The firing order of an engine is the sequence the spark plugs fire. On engines with a distributor, the firing order is determined by the routing of the spark plug wires from the distributor cap to the spark plugs in each cylinder. When the piston is at top dead center (TDC) on the compression stroke, the rotor inside the distributor should be aligned with the number one (#1) spark plug terminal in the distributor cap. Most (but not all) Ford distributors rotate in a counter-clockwise direction, so the next plug wire in the cap would go to the next spark plug in the firing sequence for that engine.
On most Chrysler engines the #1 cylinder is the first cylinder at the front of the engine on the driver side (left side) of a rear-wheel drive car or truck. On front-wheel drive cars and minivans with 2.7L and 3.5L V6 engines, the #1 cylinder is the first cylinder on the front RIGHT side of the engine. On trucks with the 3.9L V6, #1 cylinder is the first cylinder at the front LEFT of the engine.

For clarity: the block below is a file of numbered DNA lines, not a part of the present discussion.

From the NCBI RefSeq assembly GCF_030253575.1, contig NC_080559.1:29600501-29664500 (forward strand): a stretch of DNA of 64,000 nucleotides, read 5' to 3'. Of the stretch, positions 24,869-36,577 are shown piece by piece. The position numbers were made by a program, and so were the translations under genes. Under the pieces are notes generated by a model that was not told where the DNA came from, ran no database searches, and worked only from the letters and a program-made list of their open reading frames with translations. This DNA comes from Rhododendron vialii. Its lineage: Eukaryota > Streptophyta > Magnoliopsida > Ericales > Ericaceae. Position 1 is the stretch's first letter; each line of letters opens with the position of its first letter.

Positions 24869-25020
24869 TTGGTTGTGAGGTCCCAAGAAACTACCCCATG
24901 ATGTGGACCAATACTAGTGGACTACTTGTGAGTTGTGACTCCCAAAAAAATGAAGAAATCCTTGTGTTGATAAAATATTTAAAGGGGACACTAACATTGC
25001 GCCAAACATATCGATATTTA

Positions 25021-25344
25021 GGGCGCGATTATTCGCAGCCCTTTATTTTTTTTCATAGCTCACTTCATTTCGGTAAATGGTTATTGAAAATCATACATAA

The cylinders are numbered in a staggered sequence, with all the odd numbers on one side and the even numbers on the other side.
The correct firing order is very important because mixing up the spark plug wires may prevent the engine from starting, cause it to backfire and run very poorly if at all.
On engines with distributorless ignition systems or coil-on-plug ignition systems, the firing order is controlled by the ignition module or engine computer. The computer receives an input signal from the crankshaft position sensor (and camshaft position sensor on some engines) to determine which piston is coming up to top dead center on its compression stroke. It then fires that spark plug, and the next and so on in the firing sequence.